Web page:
05-10-2011 03:16 PM
Hello Missy and welcome to the forum.
There really are no hard and fast timing rules with short sales. The main things that can derail the process include (but are not limited to) items like this:
- No evidence of financial hardship
- lack of documentation from sellers to lenders
- some type of discrepancy in the original loan process
- Lenders want more money than a buyer is willing to pay
- Property not attracting offers
- Smaller bank with less defined processes can take longer
- Inexperienced agents on the listing side can cause a slowdown.
05-10-2011 05:50 PM
I was wondering if I could get some advise regarding the situation that I'm currently in? There was a property that was listed as short sale for 349K. I made a offer which the listing agent accepted however the bank came back with a counter of 355K which I also accepted. In waiting for the bank to approve the offer the property went in foreclosure. Now I'm wondering what to do? Would FHA finance a property that recently went from short sale to foreclosure? I heard of some 90 day rule and I'm not sure if this would be a issue? Second since it's in foreclosure now would it be wise to re negotiate the price? or wait for it to comeback in the market? Any help would be greatly appreciated, Thank you in advance!
05-10-2011 06:04 PM
Sounds like the timing of your offer just didn't work out in your favor! Once the property goes into foreclosure you are basically waiting for the property to be listed as an REO, or bank owned, sale. There is no guarantee that it will be put to market but if it does, the price it is advertised for may be similar to the ~$350K range it was at before.
As long as the property meets the (fairly minimal) requirements from the FHA for quality control you should have no trouble with getting an FHA loan. The 90 day rule is designed to discourage people flipping properties quickly by not allowing buyers like you from purchasing a property that has been sold in the prior 90 days. A foreclosure doesn't count.
Until it comes back on the market, there is no one to negotiate with. The prior sellers and their agent are no longer party to the transaction. You shoudl absolutely try to get as good of a price as possible given the opportunity!
05-10-2011 07:26 PM
You are welcome Josh. Part of what we do here at Zip Realty is try to offer the best agents with the best technology. There is a lot that the technology can do and then we have many hard working folks like me in the area working with buyers and sellers.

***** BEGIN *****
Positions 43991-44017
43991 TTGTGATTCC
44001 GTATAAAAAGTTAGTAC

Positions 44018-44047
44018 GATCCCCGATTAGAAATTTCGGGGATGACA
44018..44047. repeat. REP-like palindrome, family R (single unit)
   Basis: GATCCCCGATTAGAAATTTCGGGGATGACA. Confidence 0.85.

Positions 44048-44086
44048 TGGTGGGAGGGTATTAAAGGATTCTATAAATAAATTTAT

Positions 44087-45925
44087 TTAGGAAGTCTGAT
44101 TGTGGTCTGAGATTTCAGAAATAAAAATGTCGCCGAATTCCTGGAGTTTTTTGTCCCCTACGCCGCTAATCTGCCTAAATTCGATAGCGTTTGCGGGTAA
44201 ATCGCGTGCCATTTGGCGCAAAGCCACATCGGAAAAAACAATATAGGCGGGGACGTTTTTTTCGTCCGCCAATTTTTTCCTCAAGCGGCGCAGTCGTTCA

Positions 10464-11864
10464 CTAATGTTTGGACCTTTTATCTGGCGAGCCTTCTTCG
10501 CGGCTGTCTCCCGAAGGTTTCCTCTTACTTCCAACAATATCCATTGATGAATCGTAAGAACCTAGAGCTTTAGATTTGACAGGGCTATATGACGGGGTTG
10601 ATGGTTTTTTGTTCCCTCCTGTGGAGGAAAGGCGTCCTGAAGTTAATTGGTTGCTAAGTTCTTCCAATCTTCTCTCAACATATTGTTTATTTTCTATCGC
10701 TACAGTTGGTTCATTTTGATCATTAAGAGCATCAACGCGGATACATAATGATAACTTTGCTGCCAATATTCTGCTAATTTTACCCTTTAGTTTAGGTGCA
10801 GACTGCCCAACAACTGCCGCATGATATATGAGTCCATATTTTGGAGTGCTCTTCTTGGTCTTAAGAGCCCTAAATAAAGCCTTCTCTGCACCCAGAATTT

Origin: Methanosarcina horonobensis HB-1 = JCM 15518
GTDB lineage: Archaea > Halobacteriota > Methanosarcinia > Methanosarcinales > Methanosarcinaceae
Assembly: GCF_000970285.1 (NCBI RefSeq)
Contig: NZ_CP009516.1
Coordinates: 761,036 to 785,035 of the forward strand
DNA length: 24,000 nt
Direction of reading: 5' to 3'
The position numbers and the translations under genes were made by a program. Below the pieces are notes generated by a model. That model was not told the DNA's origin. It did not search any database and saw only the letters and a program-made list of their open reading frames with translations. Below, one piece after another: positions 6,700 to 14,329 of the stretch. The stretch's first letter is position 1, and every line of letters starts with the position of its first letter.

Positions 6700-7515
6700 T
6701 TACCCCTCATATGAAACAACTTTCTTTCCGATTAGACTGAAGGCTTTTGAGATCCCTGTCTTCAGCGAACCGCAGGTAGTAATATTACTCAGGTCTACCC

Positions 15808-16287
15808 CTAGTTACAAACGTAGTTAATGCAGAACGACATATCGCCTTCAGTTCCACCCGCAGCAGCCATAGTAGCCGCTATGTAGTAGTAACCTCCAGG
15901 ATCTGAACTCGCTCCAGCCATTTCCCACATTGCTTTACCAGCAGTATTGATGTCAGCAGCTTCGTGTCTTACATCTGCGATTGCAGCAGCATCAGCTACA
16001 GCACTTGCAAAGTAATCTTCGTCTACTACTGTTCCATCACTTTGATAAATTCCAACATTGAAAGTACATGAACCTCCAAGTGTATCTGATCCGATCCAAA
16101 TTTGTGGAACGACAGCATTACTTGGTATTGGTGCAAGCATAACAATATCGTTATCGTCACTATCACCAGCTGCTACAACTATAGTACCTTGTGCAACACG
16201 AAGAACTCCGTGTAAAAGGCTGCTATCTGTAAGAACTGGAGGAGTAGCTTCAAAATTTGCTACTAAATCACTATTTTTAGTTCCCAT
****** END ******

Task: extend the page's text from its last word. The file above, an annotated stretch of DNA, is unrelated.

05-15-2011 01:53 PM
Hello Adam, in response to Josh's question about his short sale going into foreclosure. Is there anything that could give me a good projection of where I stand. What I mean is, there is a house that's on short sale. The listing shows it listed in February. How long do I have to start the short sale before it starts going into foreclosure?
05-15-2011 02:04 PM
The only way to tell is looking at the public records for the property in question and learning when it is scheduled to be sold at auction. The date of the real estate listing has much less to do with the timing than what is going on with the lienholder(s) that are currently working with the seller.
Technically, a short sale may not be in danger of foreclosure. It is simply being sold for less than the current amounts owed. If the seller is not able to pay the difference then the banks have to aborb the loss. They prefer not to do that for obvious reasons and one way to force their hand is to stop paying the mortgage and move towards a default on the loan.
If you provide me with the address I would be happy to tell you what I can find out. My email address is email@example.com
08-09-2011 02:41 PM
I have a question I am hoping to get some insights on. I have made an offer on a short sale which was accepted by the seller. (asking price was 340k I offered 330k. Seller's agent then pushed me to open escrow right away, which I did and put my good faith deposit in. A couple of weeks later, the bank countered my offer and asked for $435k! Yes, $105k more than my offer.
With my agent's help we drafted a letter requesting them to get a second bpo or appraisal on the property since there is no way it will sell for that much. Now, I don't even know if they will reconsider my offer at $335k (I went up just a little more but asked for closing so basically it is the same deal), but I was wondering how likely it is for the banks to counter with some extravagant number? What are the chances that they will meet me all the way down at my price point (it is the max I qualify for so I cannot go higher)? I know it depends on the bank, and each situation is different, but I just want to hear if you had an experience like this? The good thing is there is only one loan, and the bank is at least responsive, just not in a favorable way.
08-09-2011 03:17 PM
The answer to your questions are really dependent upon how much the property should appraise for. I understand that it was listed at $340,000 but are similar properties in similar condition in the area selling for that price or much higher?
The reality is that the lender wants to maximize their return with the least expensive path. If they think they can sell this as a foreclosed property for $400,000 then your chances of success are pretty small. If they think it should be worth $350,000 you have a much better likelihood of this working in your favor.